Custom Search

Friday, October 29, 2010

Chicago Jewish Center Target Of Al-Qaeda Terror Plot

Chicago Synagogues On Alert After Suspicious Devices Found On Planes

Cargo planes and trucks in several U.S. cities were inspected Friday after investigators found suspicious packages in at least two locations abroad, said law enforcement sources with detailed knowledge of the investigation.

U.S. officials believe that al Qaeda in the Arabian Peninsula, commonly referred to as AQAP, is behind the incident.

One suspicious package, found in the United Kingdom, contained a "manipulated" toner cartridge but tested negative for explosive material, the source said. It led to heightened inspection of arriving cargo flights in Newark, New Jersey, and Philadelphia, Pennsylvania, and a UPS truck in New York.

The package had white powder on it as well as wires and a circuit board, a law enforcement source said; someone shipped it from Sanaa, Yemen, with a final destination of Chicago, Illinois. A similar package has been discovered in Dubai, in the United Arab Emirates, the source said.

Authorities were looking for about 13 other packages shipped from Yemen, a law enforcement source said. Some of them have been found and an investigation of those has not indicated they are a threat, the source said.

There is no specific intelligence indicating the other packages are a threat or that they are in the United States, the source said, but authorities want to check them as a precaution.

A Yemeni diplomat in Washington said his government has opened a full-scale investigation into the incident but it was too early to speculate or reach any conclusions.

Investigators were looking for a "possible nexus to terrorism," a U.S. official said.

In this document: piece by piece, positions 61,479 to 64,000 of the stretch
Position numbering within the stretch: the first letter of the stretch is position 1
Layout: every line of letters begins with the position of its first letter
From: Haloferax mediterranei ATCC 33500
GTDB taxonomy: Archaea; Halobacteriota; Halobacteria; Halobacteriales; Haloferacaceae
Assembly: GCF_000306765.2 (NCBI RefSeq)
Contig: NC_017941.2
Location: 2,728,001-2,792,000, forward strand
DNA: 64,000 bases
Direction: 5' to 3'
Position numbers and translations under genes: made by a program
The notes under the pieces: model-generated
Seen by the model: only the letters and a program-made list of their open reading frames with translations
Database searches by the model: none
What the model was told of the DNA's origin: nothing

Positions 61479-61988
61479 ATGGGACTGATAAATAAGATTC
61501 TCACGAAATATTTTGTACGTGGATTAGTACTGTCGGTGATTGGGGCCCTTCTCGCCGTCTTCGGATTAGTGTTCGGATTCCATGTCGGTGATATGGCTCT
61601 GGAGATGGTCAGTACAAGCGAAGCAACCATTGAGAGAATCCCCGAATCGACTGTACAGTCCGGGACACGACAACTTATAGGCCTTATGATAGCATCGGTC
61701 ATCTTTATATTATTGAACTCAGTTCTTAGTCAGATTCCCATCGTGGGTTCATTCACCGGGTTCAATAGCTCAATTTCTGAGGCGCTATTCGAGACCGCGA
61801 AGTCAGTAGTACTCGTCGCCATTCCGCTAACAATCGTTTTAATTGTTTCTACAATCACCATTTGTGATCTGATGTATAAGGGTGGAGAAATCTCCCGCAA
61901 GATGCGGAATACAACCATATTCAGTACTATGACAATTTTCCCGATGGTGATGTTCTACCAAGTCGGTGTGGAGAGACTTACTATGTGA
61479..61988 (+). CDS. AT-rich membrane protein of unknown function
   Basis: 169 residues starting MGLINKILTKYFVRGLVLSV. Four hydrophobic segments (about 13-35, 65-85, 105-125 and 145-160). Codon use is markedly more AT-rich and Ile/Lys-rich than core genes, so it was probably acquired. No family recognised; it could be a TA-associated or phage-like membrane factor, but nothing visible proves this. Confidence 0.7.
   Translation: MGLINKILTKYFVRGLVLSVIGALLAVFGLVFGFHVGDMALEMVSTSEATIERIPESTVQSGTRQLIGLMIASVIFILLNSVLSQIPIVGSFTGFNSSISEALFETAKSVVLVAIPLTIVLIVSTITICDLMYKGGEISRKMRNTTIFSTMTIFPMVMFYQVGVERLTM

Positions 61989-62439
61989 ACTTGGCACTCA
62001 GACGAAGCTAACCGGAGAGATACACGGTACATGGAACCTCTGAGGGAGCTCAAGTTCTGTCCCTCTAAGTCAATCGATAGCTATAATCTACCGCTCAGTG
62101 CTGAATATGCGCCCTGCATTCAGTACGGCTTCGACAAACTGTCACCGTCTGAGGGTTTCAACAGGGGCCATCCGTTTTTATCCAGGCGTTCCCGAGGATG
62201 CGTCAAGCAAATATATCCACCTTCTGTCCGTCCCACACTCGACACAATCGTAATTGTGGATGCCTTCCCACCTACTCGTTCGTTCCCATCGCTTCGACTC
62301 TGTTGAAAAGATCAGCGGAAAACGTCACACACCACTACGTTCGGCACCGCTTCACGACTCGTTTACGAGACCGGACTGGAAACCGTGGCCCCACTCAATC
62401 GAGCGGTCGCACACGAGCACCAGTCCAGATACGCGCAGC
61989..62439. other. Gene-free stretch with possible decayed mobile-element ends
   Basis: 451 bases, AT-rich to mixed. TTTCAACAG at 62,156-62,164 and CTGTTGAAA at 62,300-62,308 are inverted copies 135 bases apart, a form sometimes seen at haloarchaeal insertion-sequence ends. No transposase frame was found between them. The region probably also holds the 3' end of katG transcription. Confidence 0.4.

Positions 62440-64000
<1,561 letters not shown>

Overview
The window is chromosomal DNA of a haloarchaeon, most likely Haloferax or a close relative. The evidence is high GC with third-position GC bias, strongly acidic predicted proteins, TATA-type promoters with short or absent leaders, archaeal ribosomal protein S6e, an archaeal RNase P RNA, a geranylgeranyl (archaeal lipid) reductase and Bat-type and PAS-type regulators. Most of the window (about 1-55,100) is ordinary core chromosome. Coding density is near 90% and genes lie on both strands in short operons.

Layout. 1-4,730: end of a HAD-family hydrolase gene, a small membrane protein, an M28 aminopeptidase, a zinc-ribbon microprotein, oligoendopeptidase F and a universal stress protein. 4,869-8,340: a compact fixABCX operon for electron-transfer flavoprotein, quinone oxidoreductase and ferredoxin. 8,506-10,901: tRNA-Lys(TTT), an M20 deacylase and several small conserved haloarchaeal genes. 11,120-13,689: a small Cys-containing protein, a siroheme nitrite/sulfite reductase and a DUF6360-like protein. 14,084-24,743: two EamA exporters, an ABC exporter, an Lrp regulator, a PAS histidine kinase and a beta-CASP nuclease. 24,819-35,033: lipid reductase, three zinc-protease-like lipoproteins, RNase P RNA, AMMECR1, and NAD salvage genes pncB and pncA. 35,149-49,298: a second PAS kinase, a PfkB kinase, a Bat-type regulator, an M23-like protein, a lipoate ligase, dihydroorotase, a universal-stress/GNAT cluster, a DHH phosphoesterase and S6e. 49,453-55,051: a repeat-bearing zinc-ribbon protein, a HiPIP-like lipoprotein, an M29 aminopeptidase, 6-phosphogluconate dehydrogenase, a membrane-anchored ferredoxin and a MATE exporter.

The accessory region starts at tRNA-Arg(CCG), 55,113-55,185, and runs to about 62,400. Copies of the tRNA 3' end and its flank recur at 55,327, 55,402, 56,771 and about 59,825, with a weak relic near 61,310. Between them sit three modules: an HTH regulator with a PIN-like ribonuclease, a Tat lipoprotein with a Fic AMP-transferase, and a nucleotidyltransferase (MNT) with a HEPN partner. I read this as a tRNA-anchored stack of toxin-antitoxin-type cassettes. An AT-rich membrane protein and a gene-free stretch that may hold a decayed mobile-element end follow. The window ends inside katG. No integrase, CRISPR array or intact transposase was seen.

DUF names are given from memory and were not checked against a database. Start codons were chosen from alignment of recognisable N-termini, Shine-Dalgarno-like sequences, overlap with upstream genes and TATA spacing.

"We are taking this very seriously," the official said.

The plot could be a dry run to test Western security, another official told CNN.

The Department of Homeland Security said it "had taken a number of steps to enhance security," including "heightened cargo screening and additional security at airports."

"Passengers should continue to expect an unpredictable mix of security layers that include explosives trace detection, advanced imaging technology, canine teams and pat downs, among others," DHS said in a statement. "As always, we remind the public to remain vigilant and report suspicious activity to local law enforcement."

Some Jewish religious leaders in Chicago were alerted Friday, said Linda Haase, spokeswoman for the Jewish Federation of Metropolitan Chicago.

"We were notified about this earlier this morning," she said. "We are taking appropriate precautions and we are advising local synagogues to do the same."

Lucille Price, a receptionist at Anshe Emet Synagogue, said Chicago police made them aware of the reports and asked them to keep an eye out for suspicious packages among any deliveries that arrived Friday.

But congregation leaders at two prominent Chicago synagogues, Temple Sholom and Chicago Sinai Congregation, told CNN they were not made aware of any attempts to ship bombs or hazardous material to them.